Another honorable mention is the very odd Toy Story Midway Mania. This was one of Disney's few 3D rides, and in this case it's actually necessary. It is a "ride" only in the technical sense, but it's definitely not a show -- you are basically driven around from screen to screen, each of which is a carnival midway attraction of the "throw Things at Things in order to win prizes!" sort. You have an odd little controller, and pulling that shoots whatever is appropriate to the current screen -- balls, pies, suction-cup darts -- at the targets on the screen. The whole thing manages to be very accurate to the midway theme, but somehow much more exciting and interesting. Not worth the 60-minute line, but a great choice for a FastPass.

Out of everything, though, my pick for the best ride out of both parks is (and I was not expecting this) The Simpsons Ride. (AKA Krustyworld.) This is a completely insane motion simulator, one of those rides where you get into a car that holds about 20 people, and wind up watching a full-surround screen as you get jostled, turned and tilted. It is probably the best example of the concept I've ever seen (and I've been a fan of these things since Star Tours first opened, probably 20 years ago): the technology is smooth and convincing (despite, or perhaps because, it eschews the 3D), and the ride is nuts. Perhaps most important, this is the Simpsons, and is totally faithful: it is basically a mini-episode of the show, so it's not just frenetic, it is quite funny at the same time, with a storyline that runs through the entire experience from the waiting area onward. (The waiting area isn't quite as good as Muppetvision 3D, but it's up there.) Highly recommended.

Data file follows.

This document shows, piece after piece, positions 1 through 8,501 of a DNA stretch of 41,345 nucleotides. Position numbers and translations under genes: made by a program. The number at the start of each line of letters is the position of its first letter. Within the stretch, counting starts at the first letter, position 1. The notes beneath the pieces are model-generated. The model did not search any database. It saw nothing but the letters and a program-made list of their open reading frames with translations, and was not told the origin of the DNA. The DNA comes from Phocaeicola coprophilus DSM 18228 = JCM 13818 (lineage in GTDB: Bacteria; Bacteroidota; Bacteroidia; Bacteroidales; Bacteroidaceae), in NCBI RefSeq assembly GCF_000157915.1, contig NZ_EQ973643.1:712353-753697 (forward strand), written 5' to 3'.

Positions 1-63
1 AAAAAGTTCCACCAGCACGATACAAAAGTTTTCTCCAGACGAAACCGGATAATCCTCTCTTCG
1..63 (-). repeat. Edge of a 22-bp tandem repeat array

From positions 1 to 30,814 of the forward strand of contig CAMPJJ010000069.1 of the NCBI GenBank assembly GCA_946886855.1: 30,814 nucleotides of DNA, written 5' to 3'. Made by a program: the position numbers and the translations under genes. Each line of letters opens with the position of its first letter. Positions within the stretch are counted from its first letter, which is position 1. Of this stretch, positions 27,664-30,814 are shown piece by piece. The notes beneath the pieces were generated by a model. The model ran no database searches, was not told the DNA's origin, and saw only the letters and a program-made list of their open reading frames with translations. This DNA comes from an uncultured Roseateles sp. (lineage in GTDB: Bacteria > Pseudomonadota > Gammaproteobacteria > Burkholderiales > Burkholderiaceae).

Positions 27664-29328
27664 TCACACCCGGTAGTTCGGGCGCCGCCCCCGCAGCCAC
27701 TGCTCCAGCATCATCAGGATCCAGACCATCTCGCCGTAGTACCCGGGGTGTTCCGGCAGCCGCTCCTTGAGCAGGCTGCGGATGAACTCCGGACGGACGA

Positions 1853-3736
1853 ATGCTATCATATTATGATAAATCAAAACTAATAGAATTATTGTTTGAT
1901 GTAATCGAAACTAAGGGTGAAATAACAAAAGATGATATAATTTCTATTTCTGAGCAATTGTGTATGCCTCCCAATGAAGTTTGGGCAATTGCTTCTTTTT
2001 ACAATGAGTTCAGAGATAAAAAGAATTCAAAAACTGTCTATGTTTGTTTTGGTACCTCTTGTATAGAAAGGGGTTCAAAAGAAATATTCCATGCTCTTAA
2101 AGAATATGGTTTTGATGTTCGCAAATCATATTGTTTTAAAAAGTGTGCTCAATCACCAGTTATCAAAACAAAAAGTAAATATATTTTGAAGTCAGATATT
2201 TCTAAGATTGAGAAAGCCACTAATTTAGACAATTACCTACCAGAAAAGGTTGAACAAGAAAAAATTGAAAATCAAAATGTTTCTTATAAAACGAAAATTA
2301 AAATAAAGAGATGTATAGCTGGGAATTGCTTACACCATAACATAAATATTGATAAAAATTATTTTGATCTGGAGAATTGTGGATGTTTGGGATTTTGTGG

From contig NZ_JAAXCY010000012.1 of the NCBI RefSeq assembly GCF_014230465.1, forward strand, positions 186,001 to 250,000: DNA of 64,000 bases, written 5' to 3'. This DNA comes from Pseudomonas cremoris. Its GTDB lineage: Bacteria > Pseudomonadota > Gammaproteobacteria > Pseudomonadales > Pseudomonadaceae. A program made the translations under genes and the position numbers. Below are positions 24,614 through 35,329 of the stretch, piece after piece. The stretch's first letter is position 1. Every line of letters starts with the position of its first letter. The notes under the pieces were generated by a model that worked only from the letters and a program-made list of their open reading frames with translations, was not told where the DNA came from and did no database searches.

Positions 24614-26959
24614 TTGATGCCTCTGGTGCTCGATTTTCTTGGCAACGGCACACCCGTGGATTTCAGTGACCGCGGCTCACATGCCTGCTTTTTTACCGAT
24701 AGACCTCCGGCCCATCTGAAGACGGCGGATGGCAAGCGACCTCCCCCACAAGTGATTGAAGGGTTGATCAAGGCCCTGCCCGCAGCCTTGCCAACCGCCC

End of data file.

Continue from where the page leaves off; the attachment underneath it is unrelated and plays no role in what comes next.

Important caveat: Universal loves, loves, LOVES 3D. If you don't like 3D glasses, it may not even be worth going -- I think that over half of the better rides required the silly glasses. To be fair, they've gotten good at it -- the 3D *worked* much better for me on the newer rides than the older ones. But it started to get annoying after a while. (By contrast, very little of Disney uses 3D glasses.)

Also, Universal has gotten into the habit of requiring Absolutely No Loose Articles on many of their rides, and they're pretty strict about it: I had to get into arguments twice to make the point that yes, my belt pouch is firmly attached and is not by any reasonable definition "loose". So we wound up wasting a lot of time putting our stuff into lockers and getting it back out again. They've made the locker tech about as smooth as can be: it's free for all of the rides where it is required, and uses thumbprints to provide adequate security without needing keys, but it's still a hassle. (And, y'know, thumbprints.)

All that said: if you like "thrilling" rides, Universal is currently the park to beat. They've got an impressive density of power rides, and while a few are duds, most are solidly good...
Tags: vacation